Induction therapy shows the potential to achieve disease control in patients with locally advanced pancreatic cancer.
Induction treatment with nab-paclitaxel (Abraxane) plus gemcitabine demonstrated a time to treatment failure (TTF) of 8.8 months (90% CI, 6.67-9.82) for patients with newly diagnosed locally advanced pancreatic cancer, according to updated findings from the phase II LAPACT trial presented at the 2018 Gastrointestinal Cancers Symposium.
In the single-arm, international trial, the nab-paclitaxel regimen elicited an objective response rate of 32%. The overall disease control rate (DCR) was 77.6%. The median progression-free survival was 10.8 months (90% CI, 9.26-11.63) with the combination and the 12-month overall survival rate was 72% (90% CI, 64.5%-78.9%).
“Disease control is key in our patients with locally advanced disease, as it may lead to opportunities for additional treatment interventions, including radiotherapy, or even, in some favorable cases, surgical resection," lead study author Pascal Hammel, MD, PhD, Gastroenterologist/Oncologist, Hôpital Beaujon, Clichy France, said in a statement. "The results from this study are encouraging, as it shows that induction therapy has the potential to help us achieve disease control in these locally advanced patients.”
The study enrolled 106 patients at a median age of 65 years with locally advanced pancreatic cancer. Induction therapy was administered with nab-paclitaxel at 125 mg/m2 plus gemcitabine at 1000 mg/m2 on days 1, 8, and 15 of a 28-day cycle for 6 total cycles. All patients had not received prior therapy for pancreatic cancer and were classified as unresectable. Following the induction phase, patients were offered continuation of nab-paclitaxel/gemcitabine or a switch to another treatment.
The primary endpoint of the study was TTF, with a goal of achieving a median of 6.6 months. All responses in the study were partial responses. The stable disease (SD) rate for ≥16 weeks was 44.9% and 32.7% of patients had stable disease for ≥24 weeks. The ≥16 week DCR was 77.6% and the ≥24 week DCR was 65.4%.
All 6 cycles of induction therapy were completed by 57.5% of patients in the trial. Overall, 15% of patients went on to subsequent surgical resection following treatment with the regimen. Those who completed induction but did not receive surgery went on to chemoradiation (16%) or continued nab-paclitaxel and gemcitabine (11%).
Of those who did not complete induction therapy, the most common causes for treatment discontinuation were adverse events (n = 20), progressive disease (n = 8), protocol non-compliance (n = 5), physician decision (n = 6), death (n = 2), and other reasons (n = 4).
The most frequently observed grade ≥3 treatment-emergent adverse events were neutropenia (42%), anemia (11%), fatigue (10%), thrombocytopenia (7.5%), peripheral sensory neuropathy (3.8%), diarrhea (3.8%), and febrile neutropenia (3.8%).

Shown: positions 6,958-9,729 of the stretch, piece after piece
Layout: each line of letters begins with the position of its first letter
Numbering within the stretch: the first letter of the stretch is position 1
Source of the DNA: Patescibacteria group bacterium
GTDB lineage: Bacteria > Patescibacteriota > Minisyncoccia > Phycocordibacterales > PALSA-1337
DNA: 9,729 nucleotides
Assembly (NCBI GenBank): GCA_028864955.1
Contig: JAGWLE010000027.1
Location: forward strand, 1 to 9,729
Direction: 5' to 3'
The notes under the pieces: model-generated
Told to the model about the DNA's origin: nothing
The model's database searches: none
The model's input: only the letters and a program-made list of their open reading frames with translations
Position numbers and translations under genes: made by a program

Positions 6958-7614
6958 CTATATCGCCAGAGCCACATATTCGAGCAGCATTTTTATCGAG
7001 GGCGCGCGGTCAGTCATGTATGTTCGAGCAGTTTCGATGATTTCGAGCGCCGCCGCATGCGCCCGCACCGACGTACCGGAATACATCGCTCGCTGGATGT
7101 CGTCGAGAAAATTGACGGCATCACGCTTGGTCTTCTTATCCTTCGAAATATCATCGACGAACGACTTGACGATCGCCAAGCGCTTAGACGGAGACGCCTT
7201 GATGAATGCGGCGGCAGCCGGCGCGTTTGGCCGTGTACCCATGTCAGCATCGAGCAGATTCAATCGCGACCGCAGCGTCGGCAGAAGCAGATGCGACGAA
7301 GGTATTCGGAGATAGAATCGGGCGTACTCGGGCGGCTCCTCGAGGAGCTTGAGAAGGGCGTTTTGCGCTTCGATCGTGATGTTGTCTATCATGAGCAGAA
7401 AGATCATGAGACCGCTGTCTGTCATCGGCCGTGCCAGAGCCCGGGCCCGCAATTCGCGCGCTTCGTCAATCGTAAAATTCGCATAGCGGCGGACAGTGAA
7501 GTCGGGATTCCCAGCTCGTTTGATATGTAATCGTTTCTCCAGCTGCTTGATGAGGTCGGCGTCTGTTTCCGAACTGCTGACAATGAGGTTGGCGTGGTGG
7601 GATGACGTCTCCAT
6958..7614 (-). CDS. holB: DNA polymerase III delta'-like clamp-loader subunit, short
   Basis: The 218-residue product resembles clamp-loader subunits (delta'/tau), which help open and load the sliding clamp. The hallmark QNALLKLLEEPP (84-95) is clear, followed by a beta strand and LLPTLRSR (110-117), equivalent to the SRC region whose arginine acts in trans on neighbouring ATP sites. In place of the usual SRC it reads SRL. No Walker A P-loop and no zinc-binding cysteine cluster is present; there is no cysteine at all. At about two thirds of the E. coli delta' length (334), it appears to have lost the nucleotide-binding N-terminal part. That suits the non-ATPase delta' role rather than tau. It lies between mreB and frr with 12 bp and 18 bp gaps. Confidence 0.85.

“Pancreatic cancer remains an extremely challenging disease to treat because it is often diagnosed at the metastatic stage, and even those diagnosed with locally advanced disease typically have a poor prognosis,” noted Hammel.
The combination of nab-paclitaxel and gemcitabine was approved for patients with metastatic pancreatic cancer in 2013, based on findings from the phase III MPACT trial. In this trial, the median overall survival was 8.5 months with nab-paclitaxel plus gemcitabine compared with 6.7 months for patients treated with gemcitabine alone (HR, 0.72; 95% CI, 0.62-0.84; P <.0001).
“Since its approval to treat metastatic pancreatic cancer in 2013, the Abraxane plus gemcitabine regimen has become a standard of care in first-line metastatic pancreatic cancer,” Nadim Ahmed, president, Hematology and Oncology for Celgene, the company developing the regimen, said in a statement. “The findings from LAPACT offer insight into the potential of Abraxane-based treatment for locally advanced pancreatic cancer patients and it’s encouraging to see a nearly 9-month time to treatment failure in these patients treated with an Abraxane regimen.”
Several trials continue to assess nab-paclitaxel for patients with pancreatic cancer. In this setting, the agent is being explored in combination with more than 50 other agents across 130 clinical trials, according to Celgene. Most notably, the phase III APACT trial exploring adjuvant nab-paclitaxel/gemcitabine compared with gemcitabine alone recently completed enrollment of 866 participants. Initial findings from this open-label trial are anticipated in early 2019 (NCT01964430).
Hammel P, Lacy J, Portales F, et al. Phase II LAPACT trial of nab-paclitaxel (nab-P) plus gemcitabine (G) for patients with locally advanced pancreatic cancer (LAPC). J Clin Oncol. 2018;36 (suppl 4S; abstr 204).